Memories of a Splendid Evening

Last evening’s reception for Embodied:St.Anthony & the Desert of Tears was gratifying in many ways . Most especially in the support shown by my wonderful friends and fellow artists . The art community in LA is a generous one , I am exceedingly grateful for that .

But also in where this residency has brought me , I feel as if I am on a landing , creatively speaking , and about to ascend with a stronger conviction and more focused intention.

I thank Kristine Schomaker and her ShoeboxProjects, which offered this residency to me . I also thank Kristine for these marvelous images . Amidst the hubbub I didn’t take one image . So again, thanks Kristine!

With that said , let the mayhem be fondly remembered.

I love this image of Kristine, really working my hat .

My friend , the excellent photographer Stephen Levey took these images , I particularly like the one with my talented friend Bibi Davidson and our demonic love child .

Our wonderful friend Jodi Bonassi , another great artist , was working the hat as well !

Always lovely to see my friend Randi

And miraculously , our dear Malka Nevidi , yet another amazing artist, arrived near closing . Thank goodness. But all good things must end , we’ve packed it all away , down to the crisp white walls , ready for new inspiration. Filled with much gratitude… and now, a head cold .

“Embodied”, my intention and some kind words

In the final week of my residency I’m quite literally tying up loose threads ; I’m also trying to gather my thoughts, my feelings and clarify my intentions.

The following is the result :

 

EMBODIED: ST. ANTHONY & THE DESERT OF TEARS

Leonard Greco

Shoebox Projects – Artist in Residence

 

Embodied:St.Anthony & the Desert Tears, my latest (ongoing) body of work, is inspired most significantly by Gustave Flaubert’s “The Temptation of St. Anthony” (1874). The richness of detail and illusion that Flaubert evokes almost suffocates the reader in its voluptuous beauty. Flaubert himself was inspired in great part by Brueghel’s own phantasmagoric depiction of the tormented hermit. I wish in some way to allude to that dizzying yet exhilarating experience.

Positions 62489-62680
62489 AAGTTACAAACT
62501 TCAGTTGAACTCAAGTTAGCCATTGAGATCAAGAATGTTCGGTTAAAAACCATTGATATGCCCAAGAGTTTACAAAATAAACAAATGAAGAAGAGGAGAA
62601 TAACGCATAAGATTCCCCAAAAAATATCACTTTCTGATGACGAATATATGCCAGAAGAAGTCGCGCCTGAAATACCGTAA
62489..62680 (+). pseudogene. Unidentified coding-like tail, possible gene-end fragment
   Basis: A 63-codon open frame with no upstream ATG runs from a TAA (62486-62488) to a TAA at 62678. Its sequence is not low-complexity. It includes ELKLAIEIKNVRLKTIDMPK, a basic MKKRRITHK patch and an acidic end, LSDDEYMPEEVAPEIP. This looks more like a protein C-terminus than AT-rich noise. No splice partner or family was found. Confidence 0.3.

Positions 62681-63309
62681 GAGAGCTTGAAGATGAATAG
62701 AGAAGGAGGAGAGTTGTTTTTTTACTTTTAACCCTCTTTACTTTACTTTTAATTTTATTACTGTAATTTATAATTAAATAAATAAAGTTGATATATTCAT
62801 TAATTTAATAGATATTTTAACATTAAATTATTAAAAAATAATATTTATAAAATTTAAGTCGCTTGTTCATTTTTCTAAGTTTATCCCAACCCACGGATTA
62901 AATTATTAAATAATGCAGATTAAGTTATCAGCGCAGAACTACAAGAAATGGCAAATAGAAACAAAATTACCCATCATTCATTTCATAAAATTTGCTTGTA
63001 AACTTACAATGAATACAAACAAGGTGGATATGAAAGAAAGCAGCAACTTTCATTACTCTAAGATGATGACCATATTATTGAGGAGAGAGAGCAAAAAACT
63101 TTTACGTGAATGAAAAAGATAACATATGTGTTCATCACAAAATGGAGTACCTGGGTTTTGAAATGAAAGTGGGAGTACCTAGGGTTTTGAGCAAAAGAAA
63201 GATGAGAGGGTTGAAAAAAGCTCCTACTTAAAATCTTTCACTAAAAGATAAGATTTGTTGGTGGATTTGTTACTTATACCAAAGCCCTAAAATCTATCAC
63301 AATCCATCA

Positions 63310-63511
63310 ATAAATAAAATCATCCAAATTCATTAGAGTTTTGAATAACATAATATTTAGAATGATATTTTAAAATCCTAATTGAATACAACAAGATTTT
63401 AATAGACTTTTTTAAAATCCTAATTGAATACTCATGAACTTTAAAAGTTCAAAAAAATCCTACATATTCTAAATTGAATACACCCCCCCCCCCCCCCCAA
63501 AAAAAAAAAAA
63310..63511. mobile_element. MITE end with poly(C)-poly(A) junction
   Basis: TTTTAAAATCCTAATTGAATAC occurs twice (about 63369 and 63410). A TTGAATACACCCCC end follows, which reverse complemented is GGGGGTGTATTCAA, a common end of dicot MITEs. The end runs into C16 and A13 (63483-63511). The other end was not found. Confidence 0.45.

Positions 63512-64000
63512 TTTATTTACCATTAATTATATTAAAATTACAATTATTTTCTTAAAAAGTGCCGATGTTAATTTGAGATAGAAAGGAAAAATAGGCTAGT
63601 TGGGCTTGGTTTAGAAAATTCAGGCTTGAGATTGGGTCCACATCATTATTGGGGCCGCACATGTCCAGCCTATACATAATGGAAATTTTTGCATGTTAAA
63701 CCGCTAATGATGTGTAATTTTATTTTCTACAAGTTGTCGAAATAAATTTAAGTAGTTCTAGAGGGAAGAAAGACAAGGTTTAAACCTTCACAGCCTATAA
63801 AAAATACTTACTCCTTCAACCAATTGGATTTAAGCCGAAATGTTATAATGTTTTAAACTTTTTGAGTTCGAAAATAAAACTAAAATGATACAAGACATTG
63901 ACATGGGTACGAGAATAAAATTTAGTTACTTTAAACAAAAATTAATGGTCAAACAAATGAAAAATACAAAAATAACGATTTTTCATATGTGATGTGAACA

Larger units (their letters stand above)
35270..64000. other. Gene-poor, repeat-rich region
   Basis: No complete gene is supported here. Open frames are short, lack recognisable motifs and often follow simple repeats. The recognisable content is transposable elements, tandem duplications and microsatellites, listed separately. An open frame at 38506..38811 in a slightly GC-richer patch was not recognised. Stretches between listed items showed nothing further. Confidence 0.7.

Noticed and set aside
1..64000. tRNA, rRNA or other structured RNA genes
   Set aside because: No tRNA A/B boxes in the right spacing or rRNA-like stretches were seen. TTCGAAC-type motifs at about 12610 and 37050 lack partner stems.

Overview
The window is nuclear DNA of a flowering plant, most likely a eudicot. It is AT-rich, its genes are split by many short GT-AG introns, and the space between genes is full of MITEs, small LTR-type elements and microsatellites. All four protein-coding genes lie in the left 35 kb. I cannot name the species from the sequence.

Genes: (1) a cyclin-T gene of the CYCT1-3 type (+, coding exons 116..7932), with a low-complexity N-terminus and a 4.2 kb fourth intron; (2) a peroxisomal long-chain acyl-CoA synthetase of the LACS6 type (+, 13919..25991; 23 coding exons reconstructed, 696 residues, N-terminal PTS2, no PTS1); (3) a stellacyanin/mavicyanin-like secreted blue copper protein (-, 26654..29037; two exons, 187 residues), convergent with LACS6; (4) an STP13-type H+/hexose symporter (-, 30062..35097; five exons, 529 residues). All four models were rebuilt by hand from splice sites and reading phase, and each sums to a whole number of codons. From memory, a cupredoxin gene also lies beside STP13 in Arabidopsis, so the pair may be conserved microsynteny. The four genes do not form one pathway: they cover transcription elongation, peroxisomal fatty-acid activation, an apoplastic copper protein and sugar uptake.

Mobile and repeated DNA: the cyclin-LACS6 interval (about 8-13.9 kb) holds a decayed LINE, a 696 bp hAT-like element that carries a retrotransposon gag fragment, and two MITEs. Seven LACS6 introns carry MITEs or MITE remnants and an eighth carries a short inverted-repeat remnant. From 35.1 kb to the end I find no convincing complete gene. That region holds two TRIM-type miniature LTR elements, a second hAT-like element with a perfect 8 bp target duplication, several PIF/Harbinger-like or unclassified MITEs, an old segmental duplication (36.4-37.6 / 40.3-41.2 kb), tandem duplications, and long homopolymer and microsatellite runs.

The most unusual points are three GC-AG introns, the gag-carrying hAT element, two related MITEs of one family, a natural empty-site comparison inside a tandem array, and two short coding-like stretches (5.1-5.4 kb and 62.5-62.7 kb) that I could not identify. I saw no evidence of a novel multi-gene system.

As a young boy Flaubert witnessed a marionette performance of “The Mystery of St. Anthony”.  From that point on, “St. Anthony accompanied Flaubert for twenty-five or thirty years”, as the philosopher Michel Foucault has written. Flaubert returned to the anchorite time and again until completing the work in 1872.   This is not an easy read, dense, at times over-ripe, seemingly more chant than prose; Foucault describes the work as an “overcrowded bestiary” with “creatures of unnatural issue.”

It is this “overcrowded bestiary” I wish to evoke with the still evolving Embodied, wishing to populate the tableaux with a parade of bewildering, complex “creatures of unnatural issue”. These hybrid embodied beings represent not simply base impulses but our own deep struggle to live a fully expressed life.   For when I tackle such fraught topics as sin, temptation and redemption, I am looking beyond the typical biblically inspired admonition (such as Lust or the other Seven Deadlies). I am more interested in the quotidian, seemingly insignificant distractions that prevent us from embodying our truest selves. In essence, what interferes with your being authentic?  What is your demon? Who, what shadows your path?

I’m particularly interested in exploring how the tools of modernity – social media, the self-commodifaction through “branding” oneself, the pursuit of relevancy— all hinder full true self-expression, perhaps even censoring it or rendering it mute. Foucault describes Anthony’s temptations as “…false gods resembling the true God….” I argue that false gods lurk in the inky alleyways of a frenetic and rapacious contemporary society.

The mystic Thomas Merton in discussing the Desert Fathers insists, “they did not reject society with proud contempt, as if they were superior to other men”, but instead were seeking the fullest expression of their purpose. Throughout our lives we are given signs which point us (or call us) in the direction of our authentic purpose, so as Merton reminds us: “…whatever you see your soul to desire according to God, do that thing, and you shall keep your heart safe”.

I will do that “thing”, clumsily, distractingly, awkwardly, but like Anthony, sincerely and with purpose.

 In addition to my own words I was flattered by this generous review of my work by the art and culture writer Genie Davis . It certainly warms my heart .